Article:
, ,

Elizabeth Kaeton recently blogged on the Diocese of Newark’s special convention under the title “Shift” Did Not Happen.  A lively discussion ensued on her Facebook page, which includes a Wall Street Journal article on the topic. The special convention debated whether to require clergy to pay a share of their health insurance costs.  The pertinent resolution failed by one vote in the clergy order.

Given the discussion began on a Sunday morning (aren’t we supposed to be in church?), I chimed in with a quick bemused comment about a parallel debate in Massachusetts.  Here is a more considered response.

I am all for solving this problem the way every other major industrialized country does, with a national health care system.  However, that seems highly unlikely in the current political environment.

I am unconvinced by arguments that requiring clergy to pay a share of their health care is a “justice” issue.  I fear that “justice” is being used pejoratively in this debate, implying that those opposed to cost sharing are somehow unjust.

Nor am I convinced that GC A177, which requires clergy and lay employees to receive the same benefits created this problem.  That is certainly not the case in Massachusetts, where our version of health care reform already required employers to provide access to health insurance to lay employees with over 1,000 hours of work a year.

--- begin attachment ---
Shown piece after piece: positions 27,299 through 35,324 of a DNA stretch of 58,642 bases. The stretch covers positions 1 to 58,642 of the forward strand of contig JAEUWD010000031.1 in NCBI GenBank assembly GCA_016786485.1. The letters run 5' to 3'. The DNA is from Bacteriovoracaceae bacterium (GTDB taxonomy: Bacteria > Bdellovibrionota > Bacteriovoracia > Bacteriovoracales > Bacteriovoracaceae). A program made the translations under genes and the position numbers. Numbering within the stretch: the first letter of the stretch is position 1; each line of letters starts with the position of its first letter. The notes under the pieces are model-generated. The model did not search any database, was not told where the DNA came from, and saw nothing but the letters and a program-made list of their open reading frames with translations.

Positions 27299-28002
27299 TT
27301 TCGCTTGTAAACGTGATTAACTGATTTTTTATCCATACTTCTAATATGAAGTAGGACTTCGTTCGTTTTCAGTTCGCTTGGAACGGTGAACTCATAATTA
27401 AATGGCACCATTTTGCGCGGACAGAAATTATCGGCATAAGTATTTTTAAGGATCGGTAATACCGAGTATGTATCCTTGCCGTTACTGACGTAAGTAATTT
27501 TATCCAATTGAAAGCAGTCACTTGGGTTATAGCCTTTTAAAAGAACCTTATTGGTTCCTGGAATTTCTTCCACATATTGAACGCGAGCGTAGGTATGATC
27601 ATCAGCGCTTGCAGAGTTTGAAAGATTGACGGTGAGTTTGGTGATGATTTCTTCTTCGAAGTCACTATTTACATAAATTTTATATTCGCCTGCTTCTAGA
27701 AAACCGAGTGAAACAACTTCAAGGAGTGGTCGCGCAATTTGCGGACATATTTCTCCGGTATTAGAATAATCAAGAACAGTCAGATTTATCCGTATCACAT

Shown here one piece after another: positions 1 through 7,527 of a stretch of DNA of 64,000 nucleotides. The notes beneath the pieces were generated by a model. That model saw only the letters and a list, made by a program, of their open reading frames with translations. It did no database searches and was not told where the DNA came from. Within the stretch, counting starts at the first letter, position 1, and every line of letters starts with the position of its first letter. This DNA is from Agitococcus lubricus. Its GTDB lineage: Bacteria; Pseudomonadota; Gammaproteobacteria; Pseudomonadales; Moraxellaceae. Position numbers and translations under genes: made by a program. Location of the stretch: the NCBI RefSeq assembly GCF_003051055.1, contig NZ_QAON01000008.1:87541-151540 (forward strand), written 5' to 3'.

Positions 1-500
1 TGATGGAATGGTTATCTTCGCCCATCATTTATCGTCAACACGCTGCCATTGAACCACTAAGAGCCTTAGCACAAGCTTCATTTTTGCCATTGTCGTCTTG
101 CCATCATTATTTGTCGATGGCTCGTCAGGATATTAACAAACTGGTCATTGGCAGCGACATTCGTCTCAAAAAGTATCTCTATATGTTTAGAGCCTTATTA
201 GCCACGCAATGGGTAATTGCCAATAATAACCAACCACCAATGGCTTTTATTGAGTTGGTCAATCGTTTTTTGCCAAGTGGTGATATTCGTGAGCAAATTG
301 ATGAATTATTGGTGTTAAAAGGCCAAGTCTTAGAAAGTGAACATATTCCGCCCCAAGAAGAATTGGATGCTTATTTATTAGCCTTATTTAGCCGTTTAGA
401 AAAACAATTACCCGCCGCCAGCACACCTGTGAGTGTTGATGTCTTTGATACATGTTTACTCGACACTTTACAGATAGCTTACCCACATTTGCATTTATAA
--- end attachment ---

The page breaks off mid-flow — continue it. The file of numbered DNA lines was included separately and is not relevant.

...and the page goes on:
No matter how you frame the issue, from a clergy person’s perspective, cost sharing means a reduction in our compensation and benefits package.  Must we, like many other members of the middle class, accept stagnant or declining compensation?  Maybe, but please don’t expect us to be happy about it.

For me, the real driver behind clergy health care cost sharing is financial, stemming from the church’s need to cut costs as our income shrinks.  If it is primarily driven by the church’s weakening financial condition, shouldn’t we put all options on the table for stabilizing the church’s finances?  What other expenses can reasonably be cut?  More importantly, how can we invest our limited resources, both financial and people, to increase our income?  In other words, do we have a mission strategy to encourage more people to join and support the church?

One of the church’s cost cutting strategies has been to reduce maintenance on our church buildings.  We have justified this strategy by claiming the church should primarily focus on people, not buildings.  The predictable result is that we have a bunch of decaying buildings.

Are we now proposing to reduce the cost of maintaining clergy?  After health care cost sharing fails to stabilize church finances, do we reduce pension benefits?  Continuing education funding has already been cut on the parish level.  Many clergy are also working longer hours, with less staff and volunteer support.  At what point do clergy start to break down or leave the profession?

The cost of health care is one piece of a much larger mission challenge facing the church.  If I am asked to give a little on health care, I want to know what the larger coherent plan to stabilize the church and enhance Christ’s mission through us looks like.

In the meanwhile, from the Discernment Doctor’s perspective, we need to recognize that uneven health care costs may impact the calling process.  In Massachusetts, if I were a candidate for a call needing a family plan, the insurance cost to a parish would run around $25,000.  If were single, I’d only cost around $7,500.  If my spouse obtained insurance through her employer, the cost could be $0.  These disparities are bound to color search committee or vestry decisions.